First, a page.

I am not a knitter. My wife is an avid one, though, and she's been singing Ravelry's praises since she joined the site about a year after it was created. Ravelry plays an important part in the way she practices her craft. The site has three main functions: First, it's a place to keep track of your own work. People take pictures of stuff they've made (as well as of all the balls of yarn they've got in their closets) and post them for all to see. While everything on Ravelry is public, many people use the site simply to organize their own projects. It's got an elegant queue function, for instance, that lets knitters save patterns that they're keen to start working on.

Ravelry's second function is to chart everything that exists in the knitting world—it is an enormous library of patterns, yarns, and designers. An army of volunteers works hard to keep the site comprehensive and organized (as soon as a new issue of a knitting magazine is out, all of its patterns are catalogued), and, amazingly, everything is cross-referenced with everything else. You can click on a certain yarn and see all the stuff people have knitted with it. You can click on a pattern and see thousands of finished versions. People use the site to look for patterns—search for "necktie," for instance, and you'll see hundreds of varieties. For many designers, Ravelry also functions as a store—you can buy PDFs of patterns through the site, with your PayPal payment going directly to the designer. (Ravelry takes a tiny cut.)

Finally, the site is a giant discussion board. There is nothing novel about this, of course—group discussions are as old as the modem—but Ravelry's forum is less dysfunctional than most Internet boards. The discussions are extremely intimate, and trolls are noticeably scarce. In the early days of Ravelry, conversations focused mainly on knitting and yarn, but now they're wide ranging. People talk about politics, grief, disease, pregnancy, child-rearing, Harry Potter, and Macs.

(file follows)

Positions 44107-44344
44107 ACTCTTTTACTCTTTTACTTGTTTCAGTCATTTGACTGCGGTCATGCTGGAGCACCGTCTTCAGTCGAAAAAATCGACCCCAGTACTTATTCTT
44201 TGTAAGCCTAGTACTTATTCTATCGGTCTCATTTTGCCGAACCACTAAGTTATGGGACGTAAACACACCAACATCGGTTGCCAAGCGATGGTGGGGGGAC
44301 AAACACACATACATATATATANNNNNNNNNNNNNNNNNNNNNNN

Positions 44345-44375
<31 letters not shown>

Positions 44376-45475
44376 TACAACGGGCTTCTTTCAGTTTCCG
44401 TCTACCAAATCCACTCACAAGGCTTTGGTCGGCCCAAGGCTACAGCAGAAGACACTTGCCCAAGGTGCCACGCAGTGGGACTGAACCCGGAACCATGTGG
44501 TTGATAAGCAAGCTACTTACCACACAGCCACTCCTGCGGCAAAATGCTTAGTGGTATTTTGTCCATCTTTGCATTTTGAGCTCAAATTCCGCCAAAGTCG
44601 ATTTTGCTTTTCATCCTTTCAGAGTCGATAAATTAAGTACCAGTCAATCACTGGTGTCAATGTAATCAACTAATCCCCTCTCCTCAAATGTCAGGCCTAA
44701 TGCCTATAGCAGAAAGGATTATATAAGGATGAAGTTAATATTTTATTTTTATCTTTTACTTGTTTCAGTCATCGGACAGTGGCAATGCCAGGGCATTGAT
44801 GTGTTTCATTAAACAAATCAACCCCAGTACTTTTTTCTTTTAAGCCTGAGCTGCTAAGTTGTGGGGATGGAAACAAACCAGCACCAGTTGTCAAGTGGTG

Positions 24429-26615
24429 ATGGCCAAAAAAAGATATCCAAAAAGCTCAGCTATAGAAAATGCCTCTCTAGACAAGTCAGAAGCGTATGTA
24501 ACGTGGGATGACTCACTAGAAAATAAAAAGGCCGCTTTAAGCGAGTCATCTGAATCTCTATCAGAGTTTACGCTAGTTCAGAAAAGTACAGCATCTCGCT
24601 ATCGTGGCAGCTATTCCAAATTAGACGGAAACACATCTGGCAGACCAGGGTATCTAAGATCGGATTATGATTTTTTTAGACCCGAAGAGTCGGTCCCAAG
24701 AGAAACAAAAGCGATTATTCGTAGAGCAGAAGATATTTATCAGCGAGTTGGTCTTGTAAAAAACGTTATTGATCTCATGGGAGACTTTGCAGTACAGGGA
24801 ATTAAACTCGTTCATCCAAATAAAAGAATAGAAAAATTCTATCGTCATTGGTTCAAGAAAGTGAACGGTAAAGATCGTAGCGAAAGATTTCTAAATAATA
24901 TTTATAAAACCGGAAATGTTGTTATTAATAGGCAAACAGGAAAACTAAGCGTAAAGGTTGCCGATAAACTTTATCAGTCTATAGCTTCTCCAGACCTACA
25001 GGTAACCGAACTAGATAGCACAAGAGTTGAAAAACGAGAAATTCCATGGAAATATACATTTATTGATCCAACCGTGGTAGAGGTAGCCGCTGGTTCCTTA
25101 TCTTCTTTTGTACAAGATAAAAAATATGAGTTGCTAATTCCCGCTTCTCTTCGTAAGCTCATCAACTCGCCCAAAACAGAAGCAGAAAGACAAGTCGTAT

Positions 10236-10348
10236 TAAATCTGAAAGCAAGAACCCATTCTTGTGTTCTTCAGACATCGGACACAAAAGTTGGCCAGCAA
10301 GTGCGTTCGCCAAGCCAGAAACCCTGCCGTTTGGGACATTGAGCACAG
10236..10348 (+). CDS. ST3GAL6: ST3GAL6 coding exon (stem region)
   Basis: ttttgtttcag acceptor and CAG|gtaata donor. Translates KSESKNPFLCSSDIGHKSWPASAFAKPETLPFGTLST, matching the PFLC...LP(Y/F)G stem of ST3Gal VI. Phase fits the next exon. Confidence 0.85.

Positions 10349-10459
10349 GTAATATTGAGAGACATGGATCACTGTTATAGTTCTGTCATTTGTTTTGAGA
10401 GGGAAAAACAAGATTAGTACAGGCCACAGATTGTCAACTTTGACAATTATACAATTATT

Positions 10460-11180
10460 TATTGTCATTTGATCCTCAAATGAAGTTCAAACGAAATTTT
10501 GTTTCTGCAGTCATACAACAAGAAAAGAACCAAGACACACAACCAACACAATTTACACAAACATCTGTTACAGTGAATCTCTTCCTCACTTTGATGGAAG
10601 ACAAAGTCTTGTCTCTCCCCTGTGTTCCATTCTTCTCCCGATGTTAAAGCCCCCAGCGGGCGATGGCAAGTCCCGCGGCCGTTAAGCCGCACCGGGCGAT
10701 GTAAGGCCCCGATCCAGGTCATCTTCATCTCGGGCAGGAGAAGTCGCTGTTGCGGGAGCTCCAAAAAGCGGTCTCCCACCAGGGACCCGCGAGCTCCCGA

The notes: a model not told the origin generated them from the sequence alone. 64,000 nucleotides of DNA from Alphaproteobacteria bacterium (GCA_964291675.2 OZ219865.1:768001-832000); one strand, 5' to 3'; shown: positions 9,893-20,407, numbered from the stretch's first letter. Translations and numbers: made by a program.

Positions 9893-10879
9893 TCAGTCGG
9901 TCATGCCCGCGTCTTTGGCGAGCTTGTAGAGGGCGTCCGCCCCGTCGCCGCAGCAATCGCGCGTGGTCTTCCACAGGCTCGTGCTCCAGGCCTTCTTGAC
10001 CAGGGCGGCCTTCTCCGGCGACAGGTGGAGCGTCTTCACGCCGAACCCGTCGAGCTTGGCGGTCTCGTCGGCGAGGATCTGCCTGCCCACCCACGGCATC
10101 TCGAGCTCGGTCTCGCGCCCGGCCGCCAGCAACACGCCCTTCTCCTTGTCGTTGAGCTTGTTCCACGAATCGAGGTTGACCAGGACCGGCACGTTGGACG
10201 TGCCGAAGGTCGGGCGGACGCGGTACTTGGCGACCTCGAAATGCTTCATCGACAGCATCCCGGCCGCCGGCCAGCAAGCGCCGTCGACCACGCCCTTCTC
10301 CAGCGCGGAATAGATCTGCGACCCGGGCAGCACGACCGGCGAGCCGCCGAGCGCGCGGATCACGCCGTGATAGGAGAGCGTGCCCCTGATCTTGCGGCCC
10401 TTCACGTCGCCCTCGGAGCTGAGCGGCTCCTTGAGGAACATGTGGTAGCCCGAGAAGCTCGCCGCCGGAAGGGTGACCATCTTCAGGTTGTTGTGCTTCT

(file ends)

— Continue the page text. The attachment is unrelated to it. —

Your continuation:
Part of the reason for the board's success is that it's stringently moderated, with a group of volunteers making sure that everyone follows a code of etiquette. But another reason is the brilliant way Ravelry has struck a compromise between disclosure and anonymity. Technically, people on the site are anonymous—you don't have to use your name or any other identifying details, and many people are listed only by handles. But as I've lamented, anonymity is usually terrible for online discourse; the less that people say about themselves online, the less inhibited they feel to act like jerks. On Ravelry, though, there's a powerful force that keeps people in line—knitting. Because everything you say on the site is associated with your profile, and because your profile houses everything you've knitted and want to knit (which, for many people, is more personal than a name and email address), members feel they have a strong stake in the site. For that reason, there's a strong incentive not to speak out of turn.

"When I was pregnant I joined a couple Web sites for pregnant women, and my immediate reaction was, 'These people are crazy!' I couldn't relate to them at all," says Jessica. "The people in the pregnancy groups on Ravelry, I get them—we have a connection via craft that makes a first impression, and that gets us comfortable enough to start talking about other things. You're adding a piece of yourself when you're adding something to Ravelry, and that's a big deal for the people on the site."

The only thing that bugs me about Ravelry is that it's useless to me. I'd love to have a network just like it for cooking. (There are some cooking social networks, but none with Ravelry's functionality and passionate user base.) Casey says that hobbyists of all stripes are constantly asking the company to branch out into other domains. The couple refuses to do that, in part because they don't have the resources (Ravelry makes enough money for them to live on, but not enough to hire a second full-time software engineer), but also because they believe that cloning Ravelry wouldn't work. Instead, they say, each pastime should have a social site that's built carefully to meet the needs of that group, and it should be built by people who are active participants in that group. So come on epicureans, help me out—anyone want to start Too Many Cooks?

Farhad Manjoo is a technology columnist for the New York Times and the author of True Enough.